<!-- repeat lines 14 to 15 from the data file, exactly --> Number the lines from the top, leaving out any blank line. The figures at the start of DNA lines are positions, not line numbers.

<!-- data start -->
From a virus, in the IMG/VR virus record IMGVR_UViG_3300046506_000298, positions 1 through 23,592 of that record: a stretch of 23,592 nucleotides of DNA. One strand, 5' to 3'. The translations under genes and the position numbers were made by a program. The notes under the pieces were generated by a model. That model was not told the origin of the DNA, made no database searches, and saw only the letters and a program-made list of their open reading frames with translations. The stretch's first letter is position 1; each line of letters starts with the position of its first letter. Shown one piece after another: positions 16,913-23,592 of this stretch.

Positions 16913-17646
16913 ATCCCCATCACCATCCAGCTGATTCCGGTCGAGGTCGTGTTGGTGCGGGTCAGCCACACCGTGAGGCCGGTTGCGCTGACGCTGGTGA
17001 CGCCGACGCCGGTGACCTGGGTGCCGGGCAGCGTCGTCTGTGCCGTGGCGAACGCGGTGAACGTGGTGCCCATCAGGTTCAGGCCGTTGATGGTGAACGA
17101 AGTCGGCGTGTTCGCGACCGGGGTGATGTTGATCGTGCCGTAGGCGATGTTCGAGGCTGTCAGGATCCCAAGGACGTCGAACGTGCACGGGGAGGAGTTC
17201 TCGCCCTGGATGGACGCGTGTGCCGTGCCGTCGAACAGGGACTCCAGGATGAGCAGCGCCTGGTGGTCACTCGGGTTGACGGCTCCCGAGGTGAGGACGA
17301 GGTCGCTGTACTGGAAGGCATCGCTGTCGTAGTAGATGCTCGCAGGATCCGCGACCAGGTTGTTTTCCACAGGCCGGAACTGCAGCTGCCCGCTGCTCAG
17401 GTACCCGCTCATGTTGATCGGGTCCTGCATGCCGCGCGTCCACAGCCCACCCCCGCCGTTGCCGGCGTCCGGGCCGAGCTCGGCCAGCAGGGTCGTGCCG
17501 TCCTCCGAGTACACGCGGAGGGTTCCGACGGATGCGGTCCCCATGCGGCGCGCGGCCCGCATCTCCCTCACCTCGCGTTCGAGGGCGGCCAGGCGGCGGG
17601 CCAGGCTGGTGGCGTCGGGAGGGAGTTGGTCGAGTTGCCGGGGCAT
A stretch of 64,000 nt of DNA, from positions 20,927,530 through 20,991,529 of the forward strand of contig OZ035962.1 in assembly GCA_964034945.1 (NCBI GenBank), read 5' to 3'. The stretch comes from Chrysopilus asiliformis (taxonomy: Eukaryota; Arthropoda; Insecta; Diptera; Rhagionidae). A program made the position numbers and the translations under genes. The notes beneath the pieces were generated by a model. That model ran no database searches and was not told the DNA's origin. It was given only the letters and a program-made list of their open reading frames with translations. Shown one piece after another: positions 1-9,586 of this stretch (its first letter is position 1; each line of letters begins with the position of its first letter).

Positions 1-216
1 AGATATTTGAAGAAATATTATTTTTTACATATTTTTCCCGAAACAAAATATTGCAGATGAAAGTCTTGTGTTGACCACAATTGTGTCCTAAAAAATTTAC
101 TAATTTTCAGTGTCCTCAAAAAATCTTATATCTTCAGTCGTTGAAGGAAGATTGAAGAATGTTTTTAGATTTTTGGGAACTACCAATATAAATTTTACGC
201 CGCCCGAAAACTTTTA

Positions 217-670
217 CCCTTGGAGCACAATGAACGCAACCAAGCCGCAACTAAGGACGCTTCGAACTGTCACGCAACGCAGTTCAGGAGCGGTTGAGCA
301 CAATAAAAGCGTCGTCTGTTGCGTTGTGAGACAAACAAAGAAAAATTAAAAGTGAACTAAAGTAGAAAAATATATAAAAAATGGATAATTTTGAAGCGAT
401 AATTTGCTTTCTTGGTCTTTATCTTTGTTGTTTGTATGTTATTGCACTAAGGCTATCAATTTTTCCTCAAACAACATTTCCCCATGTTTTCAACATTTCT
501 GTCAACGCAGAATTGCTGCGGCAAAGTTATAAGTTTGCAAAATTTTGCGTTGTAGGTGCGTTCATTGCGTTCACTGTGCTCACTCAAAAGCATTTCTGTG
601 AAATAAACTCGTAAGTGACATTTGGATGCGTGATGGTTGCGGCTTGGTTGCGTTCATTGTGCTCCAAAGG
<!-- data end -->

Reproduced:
101 TAATTTTCAGTGTCCTCAAAAAATCTTATATCTTCAGTCGTTGAAGGAAGATTGAAGAATGTTTTTAGATTTTTGGGAACTACCAATATAAATTTTACGC
201 CGCCCGAAAACTTTTA